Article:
The Republican Party did not suffer a massive defeat on Tuesday night, contrary to what most may think. The party retained its majority in the House of Representatives; Mitt Romney won 206 electoral votes compared to John McCain's measly 173 votes in 2008. The party did lose one thing: voter confidence. In order to win the midterm elections in 2014 and possibly the presidential election of 2016, the Republican Party does need to reform itself.
Here are three ways the GOP can rebrand and regroup.
1. Romney won 52% of the male vote, 56% of the vote of people over age of 65, and 59% of the white vote in an election where 89% of his total votes were white. However, the white portion of the electorate dropped to 72% and the minority voters were essential to victory as 21%. Furthermore, the Republican Party ostracized women with the rape comments made by Representative Todd Akin (R-MO) and Treasurer Richard Mourdock (R-IN), who lost their Senate races, one of which was to a woman. Women, who comprise 54% of the electorate, went 55% to Obama, unmarried women went for Obama by 38 points. Obama indubitably had numbers on his side: the majority of the country is not white men anymore.
2. In order to win minority and female voters, the GOP needs to start finding economic policies that don't only favor the rich and the men. Eight out of 219 Republicans voted in favor of the 2009 Lilly Ledbetter Fair Pay Act, which guarantees equal pay for women in the same positions as men; 160 Republicans voted against the 2010 DREAM Act and only five voted in favor of a 2012 jobs bill that would help veterans. The new support for the LGBTQ community as evidenced by the legalization of same-sex marriage in three more states and the election of the first openly gay senator should hint that Americans are in favor of gay rights and same sex marriage. Equality for all Americans should not be such a difficult stance for the GOP to adopt.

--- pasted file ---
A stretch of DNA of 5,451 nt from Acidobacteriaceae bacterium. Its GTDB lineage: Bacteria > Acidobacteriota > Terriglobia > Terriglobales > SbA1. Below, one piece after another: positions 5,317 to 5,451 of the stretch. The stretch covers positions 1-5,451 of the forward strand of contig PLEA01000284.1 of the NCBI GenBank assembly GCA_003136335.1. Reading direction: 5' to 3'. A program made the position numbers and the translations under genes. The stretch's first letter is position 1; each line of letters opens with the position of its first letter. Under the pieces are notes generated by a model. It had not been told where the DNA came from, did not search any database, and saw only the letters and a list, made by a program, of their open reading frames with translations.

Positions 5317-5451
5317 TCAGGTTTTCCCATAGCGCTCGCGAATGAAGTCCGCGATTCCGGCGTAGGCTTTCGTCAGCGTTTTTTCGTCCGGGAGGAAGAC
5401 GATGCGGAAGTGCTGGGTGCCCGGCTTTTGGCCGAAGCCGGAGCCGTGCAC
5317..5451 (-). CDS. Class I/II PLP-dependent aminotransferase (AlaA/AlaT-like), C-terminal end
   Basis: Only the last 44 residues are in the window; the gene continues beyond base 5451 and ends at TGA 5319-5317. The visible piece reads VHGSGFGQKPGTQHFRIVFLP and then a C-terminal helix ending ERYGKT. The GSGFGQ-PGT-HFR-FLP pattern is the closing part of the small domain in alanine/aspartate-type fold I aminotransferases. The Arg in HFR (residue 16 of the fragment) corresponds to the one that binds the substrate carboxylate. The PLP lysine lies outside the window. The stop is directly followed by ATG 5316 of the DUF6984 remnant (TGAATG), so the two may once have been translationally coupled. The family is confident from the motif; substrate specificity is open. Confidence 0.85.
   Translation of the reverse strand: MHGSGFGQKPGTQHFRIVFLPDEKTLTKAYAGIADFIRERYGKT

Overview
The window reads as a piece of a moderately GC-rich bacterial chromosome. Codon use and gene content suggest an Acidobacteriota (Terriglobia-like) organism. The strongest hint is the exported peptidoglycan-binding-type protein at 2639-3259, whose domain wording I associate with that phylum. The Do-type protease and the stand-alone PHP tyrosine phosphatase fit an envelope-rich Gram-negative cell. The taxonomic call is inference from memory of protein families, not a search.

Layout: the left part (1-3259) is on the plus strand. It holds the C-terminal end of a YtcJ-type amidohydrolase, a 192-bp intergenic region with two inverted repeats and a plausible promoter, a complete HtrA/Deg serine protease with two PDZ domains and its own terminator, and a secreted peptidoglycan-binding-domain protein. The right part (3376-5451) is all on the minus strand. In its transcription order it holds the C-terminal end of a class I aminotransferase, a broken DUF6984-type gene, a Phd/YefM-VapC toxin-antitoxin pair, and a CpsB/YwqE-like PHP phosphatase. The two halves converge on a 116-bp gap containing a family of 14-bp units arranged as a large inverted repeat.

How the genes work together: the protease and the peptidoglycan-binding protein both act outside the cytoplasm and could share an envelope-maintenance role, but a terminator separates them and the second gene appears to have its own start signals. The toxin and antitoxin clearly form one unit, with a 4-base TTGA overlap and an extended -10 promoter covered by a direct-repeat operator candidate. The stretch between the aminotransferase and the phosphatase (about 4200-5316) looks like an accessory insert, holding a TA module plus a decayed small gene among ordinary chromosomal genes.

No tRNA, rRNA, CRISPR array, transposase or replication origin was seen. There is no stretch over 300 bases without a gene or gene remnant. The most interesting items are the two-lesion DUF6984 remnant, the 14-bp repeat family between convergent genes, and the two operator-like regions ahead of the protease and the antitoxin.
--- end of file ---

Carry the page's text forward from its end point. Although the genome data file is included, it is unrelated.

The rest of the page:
3. Finally, the GOP needs to start weeding out uneducated shmucks like Akin, Mourdock, Santorum, Perry... the list goes on. Republican slip-ups have increasingly become less amusing and more horrifying and despicable. The Republican primary season was a trainwreck, and Romney was the body that was pulled out of it; the party was not enthusiastic about any one candidate the way that the Democrats rallied around Obama in 2008 after he defeated Hillary Clinton. Even high-ranking party members were reluctant to endorse Romney or lend their support and some went so far as to support President Obama, like former Secretary of State Colin Powell. Party unity is key; there need to be issues that the entire party can rally around without such ranging extremism. New Jersey Governor Chris Christie is a early favorite for the 2016 presidential election, but he's nationally renowned for being a maverick and talking straight. He may pursue a presidential run but he's a moderate from the northeast, like Romney, only with a spine.
The Republican Party is not dead, but it is officially on thin ice: in order to stay relevant in the modern political arena, it must adapt to the changing population and its needs.